Gilgit-Baltistan is Pakistan’s emerging fifth province
Rasul Bakhsh Rais
Gilgit-Baltistan (GB) is in the news, as it conducted third general elections for its legislative council on Nov. 15 to elect 24 members. The ruling Pakistan Tehreek-e-Insaf (PTI) has captured a plurality of seats but remains short of a majority to form the regional government in this strategically important part of the country. It is likely to get the support of seven independents to gain power.
In the past, the ruling party at the federal level swept the elections in GB, as locally influential candidates have pragmatically aligned with those in power to secure patronage and leverage influence for local development. This time around, the PTI has failed to repeat the ‘miracle’ performance of the other two major parties, but has adequate numbers to establish a government.
The people of GB have for a very long time struggled to have their own separate province, to be given representation in the parliament of Pakistan and in the civil services as a federating unit. Well short of provincial status, the Pakistan People's Party (PPP) government granted regional autonomy to GB through the Self-Governance Ordinance in 2009.
Since then, the region has functioned like a province but with limited autonomy and without any representation in the elected institutions of the federation. It has a chief minister that is the chief executive of the province, but practically the governor appointed by the federal government and the bureaucracy in Islamabad have controlled the resources and exercised much of the power within GB.
In the past, all political parties have invariably supported the demand for a province but have failed to take any practical steps due to political rivalries. The push for consensus came in September, when PTI consulted with opposition parties and told them it needed their support to create a new province.
They endorsed the plan but deferred it to after the elections, as they feared that the party in power might take credit for making GB a separate province for electioneering.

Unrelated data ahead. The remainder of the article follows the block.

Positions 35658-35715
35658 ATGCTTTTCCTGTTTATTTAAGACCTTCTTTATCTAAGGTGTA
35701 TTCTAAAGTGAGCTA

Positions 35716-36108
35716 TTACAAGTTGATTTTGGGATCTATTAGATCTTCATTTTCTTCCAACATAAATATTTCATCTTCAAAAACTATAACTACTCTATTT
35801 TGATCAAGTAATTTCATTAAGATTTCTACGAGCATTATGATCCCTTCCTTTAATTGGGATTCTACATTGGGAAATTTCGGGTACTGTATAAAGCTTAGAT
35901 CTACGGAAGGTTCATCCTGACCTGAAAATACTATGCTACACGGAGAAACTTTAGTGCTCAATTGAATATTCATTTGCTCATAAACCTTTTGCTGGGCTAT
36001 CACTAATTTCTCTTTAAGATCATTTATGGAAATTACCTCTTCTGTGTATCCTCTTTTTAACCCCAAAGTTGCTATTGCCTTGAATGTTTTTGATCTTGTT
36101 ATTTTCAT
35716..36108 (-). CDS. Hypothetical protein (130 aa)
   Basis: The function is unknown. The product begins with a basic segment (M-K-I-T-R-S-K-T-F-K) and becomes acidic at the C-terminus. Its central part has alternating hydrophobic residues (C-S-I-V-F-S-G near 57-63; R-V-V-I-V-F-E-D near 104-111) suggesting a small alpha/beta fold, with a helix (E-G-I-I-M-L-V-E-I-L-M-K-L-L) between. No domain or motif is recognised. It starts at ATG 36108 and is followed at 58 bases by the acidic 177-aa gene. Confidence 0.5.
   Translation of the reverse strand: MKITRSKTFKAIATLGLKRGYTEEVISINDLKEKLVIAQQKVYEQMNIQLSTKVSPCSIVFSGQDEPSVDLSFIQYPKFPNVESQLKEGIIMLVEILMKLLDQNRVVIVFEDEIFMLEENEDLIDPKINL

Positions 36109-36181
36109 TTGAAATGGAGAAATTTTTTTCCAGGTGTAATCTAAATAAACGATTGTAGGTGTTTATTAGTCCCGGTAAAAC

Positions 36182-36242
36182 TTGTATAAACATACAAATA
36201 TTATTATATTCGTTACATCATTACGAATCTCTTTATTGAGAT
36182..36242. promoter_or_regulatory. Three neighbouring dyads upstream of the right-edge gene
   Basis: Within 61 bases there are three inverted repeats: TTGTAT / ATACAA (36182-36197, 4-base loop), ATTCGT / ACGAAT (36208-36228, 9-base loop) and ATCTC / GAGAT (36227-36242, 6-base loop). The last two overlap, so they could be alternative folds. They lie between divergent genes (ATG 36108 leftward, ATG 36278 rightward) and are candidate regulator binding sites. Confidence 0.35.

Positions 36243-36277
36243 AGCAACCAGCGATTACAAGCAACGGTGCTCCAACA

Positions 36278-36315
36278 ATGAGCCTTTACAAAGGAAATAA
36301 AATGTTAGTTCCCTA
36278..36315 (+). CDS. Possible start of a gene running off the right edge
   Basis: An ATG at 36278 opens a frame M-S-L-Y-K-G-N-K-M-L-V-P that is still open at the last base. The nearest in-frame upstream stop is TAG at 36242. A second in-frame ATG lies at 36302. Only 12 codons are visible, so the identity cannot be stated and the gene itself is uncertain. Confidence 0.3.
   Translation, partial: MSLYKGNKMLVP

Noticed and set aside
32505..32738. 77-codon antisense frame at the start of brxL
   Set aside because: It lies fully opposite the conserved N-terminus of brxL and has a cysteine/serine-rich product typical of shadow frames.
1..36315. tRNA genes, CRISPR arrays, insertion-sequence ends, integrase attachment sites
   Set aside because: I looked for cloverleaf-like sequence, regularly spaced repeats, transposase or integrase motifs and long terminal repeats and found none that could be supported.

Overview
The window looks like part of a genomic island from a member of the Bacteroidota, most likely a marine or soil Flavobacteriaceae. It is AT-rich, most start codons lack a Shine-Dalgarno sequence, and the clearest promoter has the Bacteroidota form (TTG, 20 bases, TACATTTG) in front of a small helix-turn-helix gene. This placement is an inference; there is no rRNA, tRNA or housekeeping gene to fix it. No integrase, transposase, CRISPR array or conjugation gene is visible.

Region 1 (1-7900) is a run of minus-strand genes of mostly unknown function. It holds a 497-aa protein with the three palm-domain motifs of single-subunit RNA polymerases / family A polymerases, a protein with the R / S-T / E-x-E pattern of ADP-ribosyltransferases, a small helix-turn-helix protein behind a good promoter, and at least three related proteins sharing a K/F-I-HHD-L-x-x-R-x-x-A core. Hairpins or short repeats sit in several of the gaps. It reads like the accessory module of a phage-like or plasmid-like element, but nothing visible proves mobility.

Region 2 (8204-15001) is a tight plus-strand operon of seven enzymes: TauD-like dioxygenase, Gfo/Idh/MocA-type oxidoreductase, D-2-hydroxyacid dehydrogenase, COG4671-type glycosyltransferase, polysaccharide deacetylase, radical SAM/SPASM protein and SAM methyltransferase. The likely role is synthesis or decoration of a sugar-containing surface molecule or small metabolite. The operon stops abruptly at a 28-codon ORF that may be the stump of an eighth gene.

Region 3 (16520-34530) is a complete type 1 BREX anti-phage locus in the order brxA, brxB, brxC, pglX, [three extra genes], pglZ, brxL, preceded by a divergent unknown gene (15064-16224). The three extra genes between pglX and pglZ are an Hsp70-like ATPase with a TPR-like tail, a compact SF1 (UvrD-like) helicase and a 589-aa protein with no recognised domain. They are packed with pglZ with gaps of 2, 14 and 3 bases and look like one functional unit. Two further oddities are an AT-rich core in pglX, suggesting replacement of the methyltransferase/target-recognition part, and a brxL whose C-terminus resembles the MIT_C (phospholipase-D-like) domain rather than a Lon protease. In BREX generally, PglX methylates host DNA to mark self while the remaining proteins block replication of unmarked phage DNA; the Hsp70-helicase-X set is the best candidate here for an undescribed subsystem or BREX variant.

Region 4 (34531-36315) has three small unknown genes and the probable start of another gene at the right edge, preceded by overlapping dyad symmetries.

Under the Pakistani Constitution, it would require a two-third majority in both the houses of Parliament to get the constitution amended and GB declared a new province.
The region that used to be referred to as the Northern Areas connects Pakistan with China, with whom it signed a border agreement in 1963 to demarcate the colonial boundary.
The agreement is provisional and subject to a final settlement of the disputed state of Jammu and Kashmir. The provincial status of GB will also remain provisional, as historically it has been part of this formerly princely state divided into Indian and Pakistan administered territory.
Since colonial times, the state comprised many regions and ethnic groups that were made part of it through conquest. This predominantly Muslim region that had its native rulers was invaded and brought under control by the Hindu rulers of Kashmir between 1839 and 1841.
Under the British, this region remained part of the princely state of Jammu and Kashmir until the partition of India in August 1947.
The people of GB wanted to join Pakistan, and as the ruler of Jammu and Kashmir hesitated, they agitated. In fact, the Gilgit Scouts comprising locals that provided security for the region rebelled and arrested the state-appointed governor, and declared they were part of Pakistan on Nov. 1, 1947.
Pakistani authorities were quick to move in and take control subsequently, but wavered for decades on the question of its constitutional status.
The leaders of Azad Kashmir have continued staking a claim over GB as a part of the territories of the British era princely state. Pakistan’s legal and diplomatic position on the state of Jammu and Kashmir as a disputed territory was equally responsible for keeping it in limbo for the last 73 years.
A number of developments within and around the region have convinced the security establishment and major political parties to work together to make GB constitutionally the fifth province of the country. China-Pakistan Economic Corridor’s several hydroelectric projects, water reservoirs and highways are located in this region. It links Gwadar deep-sea port in the south of the country to Xinjiang province of China and to Central Asia. India has fragmented the disputed state ending its status as a federating unit in its effort to suppress resistance within the Kashmir valley.
Finally, resentment over a lack of provincial status and representation among the population of GB has grown over the years, spinning local sub-nationalism with the potential of foreign interference.
The region is known globally for its huge numbers of high mountain peaks, long glaciers, lakes, scenic valleys and rugged, snow-covered mountains that attract climbers and tourists from all over the world.
Pakistan wouldn’t risk restiveness and turmoil in this strategic region by delaying provincial status for GB any further. However, it remains to be seen how quickly it may act. Surely however, a direction has been set.